Donna has a New Home
Read about Donna’s inspiring story through the eyes of a new Reston Interfaith employee.
I met Donna at a housing celebration that her case manager arranged for her at the Embry Rucker Community Shelter. After months of being literally homeless, ten days in Reston Interfaith’s Hypothermia Program and more than 30 days at the Embry Rucker Community Shelter, Donna was finally moving into a home again. As a new member of the Reston Interfaith staff, I was delighted to help recognize this client’s milestone, and I admit, a bit curious to meet her. I, like many people, conjure up a variety of perceptions of the homeless. Meeting Donna will forever change those perceptions for me.
I arrived to find the shelter busy with its usual activity: clients coming from or departing for appointments, volunteers delivering donations, staff managing the reception desk and preparing food for its 70 residents. I worked my way to a handful of clients gathered around a cake and found Donna, a frail, gray-haired woman with gentle blue eyes. She could have passed for anyone’s grandmother.
I asked if she would tell me her story so that I could share it with Reston Interfaith’s devoted supporters. I wanted to know what led to her homelessness and what it took for her to gain stability again. She was shy and humble, but her gratitude for the support she received at Reston Interfaith compelled her to open up. She cut a slice of cake for us both, and told me about her journey.
Donna received her nursing degree from the University of Pennsylvania, which led to her career as an operating room nurse. It was the birth of her son with physical and learning disabilities, however, that spearheaded her second career as president of the Northern Virginia Association for Children with Learning Disabilities. In this role, she, “along with the help of many parents,” was instrumental in creating the current law that requires schools to adopt a learning disability program. Following her divorce from her son’s father, she worked her way through law school at night while working as a legal assistant for a government law firm during the day. After law school, she returned to her first passion in the medical field, working in the skilled care unit of a local hospital.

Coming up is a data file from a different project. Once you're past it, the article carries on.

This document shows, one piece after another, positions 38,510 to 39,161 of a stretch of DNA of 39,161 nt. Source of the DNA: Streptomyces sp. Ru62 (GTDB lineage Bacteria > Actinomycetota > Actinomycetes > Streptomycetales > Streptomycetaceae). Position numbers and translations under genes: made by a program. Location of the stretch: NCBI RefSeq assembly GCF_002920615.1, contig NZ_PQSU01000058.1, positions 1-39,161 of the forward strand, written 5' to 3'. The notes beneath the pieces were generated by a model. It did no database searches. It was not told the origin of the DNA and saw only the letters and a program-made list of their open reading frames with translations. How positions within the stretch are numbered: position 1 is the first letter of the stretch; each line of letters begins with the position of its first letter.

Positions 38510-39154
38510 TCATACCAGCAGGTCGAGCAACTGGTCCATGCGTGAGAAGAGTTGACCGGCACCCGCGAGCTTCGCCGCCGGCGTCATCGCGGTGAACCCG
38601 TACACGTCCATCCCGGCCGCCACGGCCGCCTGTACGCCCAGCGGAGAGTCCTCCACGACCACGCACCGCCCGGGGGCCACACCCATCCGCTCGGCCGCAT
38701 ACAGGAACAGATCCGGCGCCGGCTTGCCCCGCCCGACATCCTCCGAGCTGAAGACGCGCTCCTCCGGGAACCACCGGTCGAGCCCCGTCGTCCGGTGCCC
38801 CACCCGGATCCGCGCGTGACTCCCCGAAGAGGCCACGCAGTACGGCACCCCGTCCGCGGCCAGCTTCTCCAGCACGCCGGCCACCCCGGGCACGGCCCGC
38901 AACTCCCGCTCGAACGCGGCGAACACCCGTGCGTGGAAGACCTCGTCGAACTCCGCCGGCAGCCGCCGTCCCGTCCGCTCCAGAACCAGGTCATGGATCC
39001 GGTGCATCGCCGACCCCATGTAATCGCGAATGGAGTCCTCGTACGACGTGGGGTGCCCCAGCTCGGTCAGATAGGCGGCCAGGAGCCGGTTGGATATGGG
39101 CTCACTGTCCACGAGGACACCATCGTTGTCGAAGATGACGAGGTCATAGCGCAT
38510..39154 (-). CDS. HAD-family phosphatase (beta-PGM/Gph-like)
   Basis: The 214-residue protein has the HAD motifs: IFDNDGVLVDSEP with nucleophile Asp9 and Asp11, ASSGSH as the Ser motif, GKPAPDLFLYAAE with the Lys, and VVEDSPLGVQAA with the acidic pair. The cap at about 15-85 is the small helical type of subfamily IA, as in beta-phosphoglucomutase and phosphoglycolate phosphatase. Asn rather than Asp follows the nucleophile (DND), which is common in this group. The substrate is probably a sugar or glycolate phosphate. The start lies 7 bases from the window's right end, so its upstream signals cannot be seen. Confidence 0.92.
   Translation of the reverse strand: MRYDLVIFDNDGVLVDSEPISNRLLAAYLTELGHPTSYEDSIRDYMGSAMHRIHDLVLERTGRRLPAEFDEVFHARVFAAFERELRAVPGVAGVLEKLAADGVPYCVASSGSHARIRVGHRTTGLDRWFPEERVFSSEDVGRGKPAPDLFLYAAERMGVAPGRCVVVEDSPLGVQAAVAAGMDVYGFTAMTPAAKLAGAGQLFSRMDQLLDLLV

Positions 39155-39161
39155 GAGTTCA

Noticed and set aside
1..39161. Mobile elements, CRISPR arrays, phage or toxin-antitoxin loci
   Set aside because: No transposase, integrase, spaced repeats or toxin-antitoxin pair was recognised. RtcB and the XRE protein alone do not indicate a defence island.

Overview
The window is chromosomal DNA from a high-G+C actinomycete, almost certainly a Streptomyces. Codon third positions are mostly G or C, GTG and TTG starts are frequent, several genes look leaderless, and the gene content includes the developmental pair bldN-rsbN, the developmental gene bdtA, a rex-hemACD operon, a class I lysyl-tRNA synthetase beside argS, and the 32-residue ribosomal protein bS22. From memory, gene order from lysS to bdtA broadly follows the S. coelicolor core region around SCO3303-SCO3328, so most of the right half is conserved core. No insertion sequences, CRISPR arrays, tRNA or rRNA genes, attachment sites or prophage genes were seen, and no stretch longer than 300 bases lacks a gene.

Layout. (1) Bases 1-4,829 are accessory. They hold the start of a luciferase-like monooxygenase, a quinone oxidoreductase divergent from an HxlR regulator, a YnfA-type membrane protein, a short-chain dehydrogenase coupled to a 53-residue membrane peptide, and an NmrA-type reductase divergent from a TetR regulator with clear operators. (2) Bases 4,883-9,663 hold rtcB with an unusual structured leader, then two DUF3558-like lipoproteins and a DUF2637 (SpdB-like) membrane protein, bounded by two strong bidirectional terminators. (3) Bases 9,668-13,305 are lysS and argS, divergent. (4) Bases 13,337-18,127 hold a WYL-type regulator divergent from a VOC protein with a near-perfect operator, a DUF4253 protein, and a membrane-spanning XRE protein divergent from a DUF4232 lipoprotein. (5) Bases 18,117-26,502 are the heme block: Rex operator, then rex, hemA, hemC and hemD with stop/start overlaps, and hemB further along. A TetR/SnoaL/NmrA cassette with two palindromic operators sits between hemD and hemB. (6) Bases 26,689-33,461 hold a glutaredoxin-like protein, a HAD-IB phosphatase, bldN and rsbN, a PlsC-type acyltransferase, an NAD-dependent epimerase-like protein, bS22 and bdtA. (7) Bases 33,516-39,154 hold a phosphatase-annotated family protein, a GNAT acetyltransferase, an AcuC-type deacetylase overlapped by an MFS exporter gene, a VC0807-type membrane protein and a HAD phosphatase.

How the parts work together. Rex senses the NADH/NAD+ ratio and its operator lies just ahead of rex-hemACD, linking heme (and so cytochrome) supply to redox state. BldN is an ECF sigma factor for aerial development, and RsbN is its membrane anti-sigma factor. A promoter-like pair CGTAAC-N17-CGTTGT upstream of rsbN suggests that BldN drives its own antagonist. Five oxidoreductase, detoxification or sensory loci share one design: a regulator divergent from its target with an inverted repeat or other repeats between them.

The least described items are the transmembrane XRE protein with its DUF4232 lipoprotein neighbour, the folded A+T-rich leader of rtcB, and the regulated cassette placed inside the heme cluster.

Donna eventually retired due to a medical disability. As her son’s medical bills and other cost-of-living expenses grew, Donna struggled to make ends meet in an area where the cost of living had tripled during her time here. Donna was ultimately evicted from the home she had lived in with her son for more than 20 years.
It was through her son’s medical team that she learned about Reston Interfaith. With supportive services such as Fastran, SNAP and Medicaid, Donna was able to start her journey back to self-sufficiency and a new apartment. Volunteers like His Hidden Treasures have provided everything from a bed and dresser to kitchen appliances, to help her get settled in her new home.
I asked how she was treated during her stay at the Embry Rucker Community Shelter. She gave the staff an “A+”, saying she had learned so much through this experience. She noted that she gained 7-8 pounds while at the shelter because of the “great food.”
Donna wouldn’t allow me to take her photo. She said that those who know her would be stunned by what has become of her appearance. What I saw, however, was a brave woman and mother committed to making a better life for herself. I was honored by the embrace she gave me at the end of our talk.
Angela Suarez, Reston Interfaith Staff
Footnote: Donna wanted to be sure I recognized the many organizations and individuals that made her success possible. I may not have captured them all, but please know how truly grateful she is to each and every one of them: